Huis ten Bosch: A modest Palace with a Grand Interior


Compared to other official residences for heads of state Huis Ten Bosch is a relatively modest affair. The eighteenth century engraving above shows the main facade of the palace in much the same way as it appears today, however this is after it was considerably enlarged after designs by Daniel Marot in 1733 by the addition of two wings. The name says it all, Huis ten Bosch translates as House in the woods.This is exactly what it started out as, a small country retreat in close proximity to the centre of court in The Hague, though of course not quite as small as Hofwijck.

The Huis ten Bosch at The Hague and Its Formal Garden (View from the South)

The Huis ten Bosch at The Hague and Its Formal Garden (View from the South)

This wonderful painting by Jan van der Heyden now in the Metropolitan Museum of Art depicts the house as it appeared originally viewed from the garden side. The house was designed by Pieter Post and Jacob van Campen for Amalia van Solms, wife of Stadtholder Frederick Henry, and construction started in 1645. Post and Van Campen were also responsible for work on the Mauritshuis and Noordeinde Palace in The Hague, and Van Campen worked on Hofwijck and the church at Renswoude as well. When  Frederick Henry passed away in 1647 his widow decided to dedicate the house to his memory, and it is to this act of remembrance that we owe the creation of one of the most spectacular interiors of the Dutch Baroque, the Oranjezaal. As part of the Palatium Summer School we were very graciously invited to visit Huis ten Bosch and the Oranjezaal, which is a rare occurrence. The Palace is undergoing a transition at the moment after the abdication of Queen Beatrix in 2013. Understandably photography isn’t allowed, but the Royal Collections have teamed up with Google and created the Streetview of the interior you can see below.

The Oranjezaal is a triomf of the skills of all the artists involved in its creation. The paintings by Gerard van HonthorstJacob JordaensThomas Willeboirts BosschaertTheodoor van ThuldenCaesar van EverdingenSalomon de BrayPieter Soutman,Gonzales CoquesPieter de GrebberAdriaen Hanneman and Jan Lievens all conform to a single architectural and iconografical programme designed by Jacob van Campen, Pieter Post and Constantijn Huygens. The largest painting in the cycle is by Jacob Jordaens and it depicts the Triumph of Frederick Henry. It is no wonder that this interior would play such an important role in the dynastic aspirations of the House of Orange. This interior dominates the building to such an extent that before the extensions of the eighteenth century the house was often referred to simply as the Oranjezaal.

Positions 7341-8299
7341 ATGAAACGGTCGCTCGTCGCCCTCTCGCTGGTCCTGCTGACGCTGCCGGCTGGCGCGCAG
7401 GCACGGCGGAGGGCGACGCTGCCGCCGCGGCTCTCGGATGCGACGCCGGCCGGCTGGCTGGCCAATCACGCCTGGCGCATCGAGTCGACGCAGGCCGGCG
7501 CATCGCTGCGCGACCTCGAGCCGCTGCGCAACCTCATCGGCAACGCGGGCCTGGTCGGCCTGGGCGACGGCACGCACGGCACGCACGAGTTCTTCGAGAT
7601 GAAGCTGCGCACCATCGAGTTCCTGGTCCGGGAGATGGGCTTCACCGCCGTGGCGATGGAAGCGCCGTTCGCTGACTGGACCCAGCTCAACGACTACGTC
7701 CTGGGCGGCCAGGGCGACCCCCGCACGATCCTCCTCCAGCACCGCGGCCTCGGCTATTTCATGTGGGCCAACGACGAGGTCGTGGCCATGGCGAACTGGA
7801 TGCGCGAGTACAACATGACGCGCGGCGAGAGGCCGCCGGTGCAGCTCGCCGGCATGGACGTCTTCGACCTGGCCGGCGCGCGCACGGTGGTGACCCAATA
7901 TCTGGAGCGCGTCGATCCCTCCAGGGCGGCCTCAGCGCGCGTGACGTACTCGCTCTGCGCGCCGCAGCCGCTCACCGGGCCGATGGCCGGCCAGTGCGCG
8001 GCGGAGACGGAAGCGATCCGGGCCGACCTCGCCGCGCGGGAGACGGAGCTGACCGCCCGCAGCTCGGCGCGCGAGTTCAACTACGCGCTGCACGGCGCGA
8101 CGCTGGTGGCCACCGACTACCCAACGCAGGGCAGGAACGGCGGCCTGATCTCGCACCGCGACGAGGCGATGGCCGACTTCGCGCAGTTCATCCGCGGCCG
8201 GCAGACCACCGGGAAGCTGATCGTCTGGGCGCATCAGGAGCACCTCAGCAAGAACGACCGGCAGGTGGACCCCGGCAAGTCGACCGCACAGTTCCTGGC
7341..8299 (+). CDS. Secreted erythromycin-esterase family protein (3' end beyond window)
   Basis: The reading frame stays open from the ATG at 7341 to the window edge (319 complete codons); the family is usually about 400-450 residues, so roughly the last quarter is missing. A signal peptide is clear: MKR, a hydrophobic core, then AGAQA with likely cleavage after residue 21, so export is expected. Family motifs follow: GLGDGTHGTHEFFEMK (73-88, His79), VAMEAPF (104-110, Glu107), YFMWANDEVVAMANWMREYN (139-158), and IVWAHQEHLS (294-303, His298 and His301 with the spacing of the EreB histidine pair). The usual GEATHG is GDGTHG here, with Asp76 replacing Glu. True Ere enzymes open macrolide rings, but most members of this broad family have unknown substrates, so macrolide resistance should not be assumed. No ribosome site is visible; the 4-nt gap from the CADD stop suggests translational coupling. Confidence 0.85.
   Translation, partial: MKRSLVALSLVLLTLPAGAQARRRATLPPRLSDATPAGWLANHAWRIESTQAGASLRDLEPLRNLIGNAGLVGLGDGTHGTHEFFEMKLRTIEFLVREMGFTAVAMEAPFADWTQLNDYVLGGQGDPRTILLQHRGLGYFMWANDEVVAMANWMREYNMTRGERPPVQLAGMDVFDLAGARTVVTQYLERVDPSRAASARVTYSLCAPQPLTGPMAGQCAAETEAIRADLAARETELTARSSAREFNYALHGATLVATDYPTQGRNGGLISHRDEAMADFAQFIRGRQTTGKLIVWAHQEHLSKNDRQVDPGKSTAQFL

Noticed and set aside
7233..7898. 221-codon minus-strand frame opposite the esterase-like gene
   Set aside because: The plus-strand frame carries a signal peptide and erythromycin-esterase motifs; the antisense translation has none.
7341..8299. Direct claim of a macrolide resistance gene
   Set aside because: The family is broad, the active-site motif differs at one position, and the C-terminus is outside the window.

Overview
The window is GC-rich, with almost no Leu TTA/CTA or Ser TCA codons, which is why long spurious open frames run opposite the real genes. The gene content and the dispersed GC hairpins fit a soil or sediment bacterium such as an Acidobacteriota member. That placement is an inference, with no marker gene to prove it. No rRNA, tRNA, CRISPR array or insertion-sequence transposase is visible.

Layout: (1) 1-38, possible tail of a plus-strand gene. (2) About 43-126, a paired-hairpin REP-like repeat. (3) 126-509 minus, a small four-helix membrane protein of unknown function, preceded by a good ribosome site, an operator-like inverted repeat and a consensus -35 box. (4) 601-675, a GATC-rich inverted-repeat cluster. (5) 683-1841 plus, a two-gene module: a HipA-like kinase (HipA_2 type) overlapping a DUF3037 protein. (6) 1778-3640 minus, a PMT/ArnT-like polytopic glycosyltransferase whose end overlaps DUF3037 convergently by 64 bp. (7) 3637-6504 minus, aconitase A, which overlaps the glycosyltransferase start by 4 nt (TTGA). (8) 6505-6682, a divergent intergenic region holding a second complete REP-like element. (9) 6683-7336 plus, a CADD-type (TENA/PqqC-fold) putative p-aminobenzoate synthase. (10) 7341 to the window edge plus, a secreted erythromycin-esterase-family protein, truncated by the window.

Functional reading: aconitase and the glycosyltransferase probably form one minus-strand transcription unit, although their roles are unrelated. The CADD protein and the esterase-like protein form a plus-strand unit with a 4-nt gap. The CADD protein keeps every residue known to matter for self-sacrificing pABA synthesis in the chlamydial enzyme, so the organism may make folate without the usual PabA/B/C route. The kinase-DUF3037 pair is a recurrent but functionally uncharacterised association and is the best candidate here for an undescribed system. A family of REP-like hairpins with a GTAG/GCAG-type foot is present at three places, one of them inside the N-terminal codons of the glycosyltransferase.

The engraving below by Daniel Marot was created to commemorate a ball organised by Mary Stuart, wife of William III, for her husbands birthday in 1686. William and Mary created their very own house in the woods at Het Loo. With their accession to the throne of England, Scotland and Ireland after the Glorious Revolution in 1689 the House of Orange reached an apotheosis that could hardly have been imagined by Amalia van Solms.


Something that is hard to convey through the images are  the subtle ways in which the artists played with the transition of mythology into reality. At some points the painted figures cast shadows on the architectural elements. These simple Trompe-l’œil tricks create a link between the physical world and the painted one, transforming the visitors of the room from a simple spectator into a participant of the triumphal procession. These details were only revealed recently after a comprehesnive conservation and restoration campaign of the interior.

This isn’t Buckingham Palace where the Royal family can simply retire to their own apartments letting the public enjoy the state rooms, this house in the woods simply isn’t large enough for such a subdivision. But although the Oranjezaal isn’t accessible to the general public it retains its position at the heart of the Dutch monarchy.


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Taking pictures was understandably strictly prohibited, therefore none of the above images are mine. Please click on the images to be redirected to the original internet source. No copyright infringement intended.